Shanghai Knights (2003) / Action-Comedy
MPAA Rated: PG-13 for violence and mild sexual content
Running time: 114 min.
Cast: Jackie Chan, Owen Wilson, Fann Wong, Aidan Gillen, Donnie Yen, Aaron Johnson
Director: David Dobkin
Screenplay: Alfred Gough, Miles Millar
Review published February 5, 2003
Shanghai Knights is both better and worse in many ways than the first film, Shanghai Noon, so I feel that the reaction as to which you feel is the better of the two will greatly depend on what it is you look for in both films. My personal pick is for this one, but I'm a tad biased towards Jackie Chan's (The Tuxedo, Rush Hour 2) inspired action much more than Owen Wilson's occasionally funny ad-libs, and Knights definitely cranks out the action to the max. However, those who prefer Wilson's (I Spy, Behind Enemy Lines) antics may not be as amused this time around, as his comic quips are now expected to be in every scene, creating many situations with forced comedy that isn't exactly off-the-cuff fresh.
And just like every other buddy movie out there, the plot is a stinker. Chon Wang's father has been killed by a British royal named Rathbone (Gillen, The Final Curtain) for a jewel-encrusted Imperial Seal. Rathbone is 10th in line to Britain's throne, and along with some cohorts from China, devises a plan to off the other nine, and claim the throne for himself. Chon's sister, Lin (Wong, The Truth About Jane and Sam), has already traveled to London in search of the Seal and revenge for her father, and soon Chon is on his way as well, with faithful friend Roy O'Bannon on his side. Together, the three must do what they can to see Rathbone's evil plans thwarted at any cost.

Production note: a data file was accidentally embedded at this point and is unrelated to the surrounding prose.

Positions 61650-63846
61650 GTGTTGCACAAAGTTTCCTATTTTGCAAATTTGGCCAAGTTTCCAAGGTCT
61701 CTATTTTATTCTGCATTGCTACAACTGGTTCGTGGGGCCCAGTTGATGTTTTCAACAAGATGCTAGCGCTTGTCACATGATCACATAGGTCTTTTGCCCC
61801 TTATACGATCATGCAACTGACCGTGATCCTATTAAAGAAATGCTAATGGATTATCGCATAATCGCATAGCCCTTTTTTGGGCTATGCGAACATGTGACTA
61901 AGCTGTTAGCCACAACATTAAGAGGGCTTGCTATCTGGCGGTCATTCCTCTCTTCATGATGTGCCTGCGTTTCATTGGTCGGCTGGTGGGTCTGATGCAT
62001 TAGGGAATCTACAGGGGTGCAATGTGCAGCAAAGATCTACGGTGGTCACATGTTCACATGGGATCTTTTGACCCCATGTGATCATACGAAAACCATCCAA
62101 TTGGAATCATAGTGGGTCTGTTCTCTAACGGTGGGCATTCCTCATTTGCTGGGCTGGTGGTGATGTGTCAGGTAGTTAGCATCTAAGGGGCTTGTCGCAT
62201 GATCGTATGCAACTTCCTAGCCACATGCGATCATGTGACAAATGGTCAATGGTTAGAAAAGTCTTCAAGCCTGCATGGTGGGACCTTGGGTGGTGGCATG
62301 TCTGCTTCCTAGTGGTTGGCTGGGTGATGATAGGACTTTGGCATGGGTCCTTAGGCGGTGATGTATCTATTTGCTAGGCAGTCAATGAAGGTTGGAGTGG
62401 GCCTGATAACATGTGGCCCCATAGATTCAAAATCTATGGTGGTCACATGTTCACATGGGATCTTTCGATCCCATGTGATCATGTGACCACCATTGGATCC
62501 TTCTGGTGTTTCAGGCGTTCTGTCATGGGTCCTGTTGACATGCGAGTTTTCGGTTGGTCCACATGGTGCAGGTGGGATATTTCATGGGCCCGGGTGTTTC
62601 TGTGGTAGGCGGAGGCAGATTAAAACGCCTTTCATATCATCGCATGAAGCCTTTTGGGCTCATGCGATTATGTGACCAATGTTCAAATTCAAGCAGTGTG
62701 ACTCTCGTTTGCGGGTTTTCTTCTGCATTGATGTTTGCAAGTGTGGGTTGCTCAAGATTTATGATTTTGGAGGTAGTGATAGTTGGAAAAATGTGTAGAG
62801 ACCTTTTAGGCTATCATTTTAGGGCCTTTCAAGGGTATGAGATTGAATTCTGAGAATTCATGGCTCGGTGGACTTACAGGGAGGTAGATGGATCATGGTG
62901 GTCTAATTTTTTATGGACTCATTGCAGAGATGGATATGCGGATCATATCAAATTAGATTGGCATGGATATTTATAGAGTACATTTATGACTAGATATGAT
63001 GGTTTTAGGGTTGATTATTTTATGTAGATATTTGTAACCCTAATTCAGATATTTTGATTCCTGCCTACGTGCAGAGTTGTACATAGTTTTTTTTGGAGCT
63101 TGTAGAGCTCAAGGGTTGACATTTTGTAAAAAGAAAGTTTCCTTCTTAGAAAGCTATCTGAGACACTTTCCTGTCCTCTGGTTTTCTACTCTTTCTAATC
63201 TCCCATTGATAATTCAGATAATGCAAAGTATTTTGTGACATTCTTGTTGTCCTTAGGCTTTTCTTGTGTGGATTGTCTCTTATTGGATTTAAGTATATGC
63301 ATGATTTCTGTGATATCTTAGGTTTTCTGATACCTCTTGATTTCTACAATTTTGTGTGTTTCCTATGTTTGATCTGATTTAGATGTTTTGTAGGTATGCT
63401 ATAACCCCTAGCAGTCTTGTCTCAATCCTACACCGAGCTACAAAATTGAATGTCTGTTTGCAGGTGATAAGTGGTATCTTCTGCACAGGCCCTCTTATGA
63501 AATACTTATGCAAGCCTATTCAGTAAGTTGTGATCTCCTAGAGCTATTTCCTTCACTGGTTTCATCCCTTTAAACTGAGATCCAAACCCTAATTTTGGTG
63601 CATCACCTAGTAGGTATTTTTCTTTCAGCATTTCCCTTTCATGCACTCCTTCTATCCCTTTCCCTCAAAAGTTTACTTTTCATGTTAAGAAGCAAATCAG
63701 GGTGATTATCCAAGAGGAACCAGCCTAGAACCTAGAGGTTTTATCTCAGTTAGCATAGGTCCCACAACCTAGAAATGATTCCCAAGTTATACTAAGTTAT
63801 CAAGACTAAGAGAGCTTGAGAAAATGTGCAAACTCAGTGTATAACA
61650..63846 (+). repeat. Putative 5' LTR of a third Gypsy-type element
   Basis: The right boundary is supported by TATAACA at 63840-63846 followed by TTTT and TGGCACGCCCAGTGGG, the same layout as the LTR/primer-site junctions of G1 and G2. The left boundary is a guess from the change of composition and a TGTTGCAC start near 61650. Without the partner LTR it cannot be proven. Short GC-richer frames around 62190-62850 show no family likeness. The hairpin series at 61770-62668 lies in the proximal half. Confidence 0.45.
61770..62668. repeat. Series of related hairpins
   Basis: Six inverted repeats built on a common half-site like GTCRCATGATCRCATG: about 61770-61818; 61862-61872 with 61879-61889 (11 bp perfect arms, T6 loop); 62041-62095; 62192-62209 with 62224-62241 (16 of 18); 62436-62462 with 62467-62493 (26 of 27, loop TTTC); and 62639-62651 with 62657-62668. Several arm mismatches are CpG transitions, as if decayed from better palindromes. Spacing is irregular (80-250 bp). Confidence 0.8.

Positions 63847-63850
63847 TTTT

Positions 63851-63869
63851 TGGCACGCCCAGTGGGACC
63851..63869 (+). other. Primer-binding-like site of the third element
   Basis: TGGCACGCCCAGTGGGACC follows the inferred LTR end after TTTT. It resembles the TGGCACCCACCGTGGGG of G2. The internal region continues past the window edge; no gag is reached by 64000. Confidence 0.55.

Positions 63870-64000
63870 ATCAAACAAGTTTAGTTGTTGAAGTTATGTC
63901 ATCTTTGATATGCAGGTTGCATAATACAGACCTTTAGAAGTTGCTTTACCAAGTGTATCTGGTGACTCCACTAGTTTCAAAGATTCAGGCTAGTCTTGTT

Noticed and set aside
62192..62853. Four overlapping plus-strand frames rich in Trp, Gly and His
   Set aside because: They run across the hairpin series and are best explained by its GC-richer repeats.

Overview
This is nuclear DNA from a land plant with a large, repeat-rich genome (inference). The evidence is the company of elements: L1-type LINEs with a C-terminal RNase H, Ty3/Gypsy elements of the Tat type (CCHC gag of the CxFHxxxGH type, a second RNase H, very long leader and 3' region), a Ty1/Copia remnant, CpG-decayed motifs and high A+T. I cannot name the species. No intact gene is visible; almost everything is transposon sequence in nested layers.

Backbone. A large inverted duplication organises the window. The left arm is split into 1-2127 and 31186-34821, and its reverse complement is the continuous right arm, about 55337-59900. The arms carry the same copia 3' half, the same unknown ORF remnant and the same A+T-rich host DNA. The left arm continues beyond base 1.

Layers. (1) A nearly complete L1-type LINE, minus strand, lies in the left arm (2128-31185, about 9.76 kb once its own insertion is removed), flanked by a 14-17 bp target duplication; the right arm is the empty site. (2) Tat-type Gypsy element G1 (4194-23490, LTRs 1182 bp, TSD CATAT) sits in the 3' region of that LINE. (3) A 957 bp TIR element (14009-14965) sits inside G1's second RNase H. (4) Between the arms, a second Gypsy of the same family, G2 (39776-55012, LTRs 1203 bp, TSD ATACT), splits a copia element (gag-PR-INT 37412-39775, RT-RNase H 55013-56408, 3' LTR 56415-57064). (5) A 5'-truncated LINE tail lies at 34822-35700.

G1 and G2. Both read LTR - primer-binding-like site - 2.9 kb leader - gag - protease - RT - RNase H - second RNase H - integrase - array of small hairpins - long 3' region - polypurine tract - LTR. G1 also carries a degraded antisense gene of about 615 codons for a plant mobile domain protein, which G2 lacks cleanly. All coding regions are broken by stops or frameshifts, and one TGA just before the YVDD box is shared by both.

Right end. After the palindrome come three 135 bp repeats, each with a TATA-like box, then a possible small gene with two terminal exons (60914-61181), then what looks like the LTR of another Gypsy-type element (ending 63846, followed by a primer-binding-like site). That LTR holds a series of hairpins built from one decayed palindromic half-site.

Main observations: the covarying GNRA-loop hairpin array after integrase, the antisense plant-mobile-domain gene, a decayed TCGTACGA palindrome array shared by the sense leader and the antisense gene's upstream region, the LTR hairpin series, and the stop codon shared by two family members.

The joy of watching almost any Jackie Chan film comes from the ingenious way he uses props and comedy in his action scenes to wonderful effect. Of Jackie's more recent efforts, his action scenes in Shanghai Knights rank among his most entertaining, and even if he's done much that is similar in previous films, how can one ever tire of seeing such athletic feats performed with such tongue-in-cheek zest?
The film intentionally has an old-fashioned sense of humor, much like the slapstick comedies of the 20s and 30s, with bumbling cops, eyes behind the painting, and hidden rooms behind revolving fireplaces. It's a film of filled to the brim with homages, some to the times it is in, such as Jack the Ripper and Sherlock Holmes. Some of the homages are to the old classics from which it draws inspiration, namely Singin' in the Rain, Buster Keaton, Indiana Jones flicks, and James Bond. Almost every set piece feels lifted from a movie you've seen before, but considering that this series is built around plugging two very anachronistic characters into olden-day settings, we somehow give them the benefit of the doubt for knowing plagiarisms. Besides, the many allusions to the old Hollywood days should definitely keep the older members of the audience entertained in between the goofy romance and action that appeals to the younger set.
Shanghai Knights is not really a great movie, but it is a great sequel. What I mean to say is, it manages to deliver all of the things we enjoyed from the first film, while keeping things from getting stale by introducing entirely new elements into the mix. Like many comedic team-up flicks, the only lulls occur when returning to the main storyline and away from the goofy, but highly enjoyable, comedy. Even with the occasional lag, there's definitely enough action and comedy to justify the ticket price, and even make us hope that we'll get to see Wilson and Chan together for one more go around of fun.
©2003 Vince Leo